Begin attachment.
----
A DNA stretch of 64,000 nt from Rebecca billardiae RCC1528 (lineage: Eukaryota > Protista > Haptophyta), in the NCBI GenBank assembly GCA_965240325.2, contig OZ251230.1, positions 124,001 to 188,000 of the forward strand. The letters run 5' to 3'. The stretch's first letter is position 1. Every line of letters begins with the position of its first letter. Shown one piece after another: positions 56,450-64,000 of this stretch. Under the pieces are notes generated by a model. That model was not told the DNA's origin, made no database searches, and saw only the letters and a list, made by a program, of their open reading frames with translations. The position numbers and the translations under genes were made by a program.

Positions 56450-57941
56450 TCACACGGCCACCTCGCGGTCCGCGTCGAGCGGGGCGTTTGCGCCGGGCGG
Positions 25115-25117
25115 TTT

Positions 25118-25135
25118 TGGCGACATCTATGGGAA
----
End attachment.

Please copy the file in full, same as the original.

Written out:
A DNA stretch of 64,000 nt from Rebecca billardiae RCC1528 (lineage: Eukaryota > Protista > Haptophyta), in the NCBI GenBank assembly GCA_965240325.2, contig OZ251230.1, positions 124,001 to 188,000 of the forward strand. The letters run 5' to 3'. The stretch's first letter is position 1. Every line of letters begins with the position of its first letter. Shown one piece after another: positions 56,450-64,000 of this stretch. Under the pieces are notes generated by a model. That model was not told the DNA's origin, made no database searches, and saw only the letters and a list, made by a program, of their open reading frames with translations. The position numbers and the translations under genes were made by a program.

Positions 56450-57941
56450 TCACACGGCCACCTCGCGGTCCGCGTCGAGCGGGGCGTTTGCGCCGGGCGG
Positions 25115-25117
25115 TTT

Positions 25118-25135
25118 TGGCGACATCTATGGGAA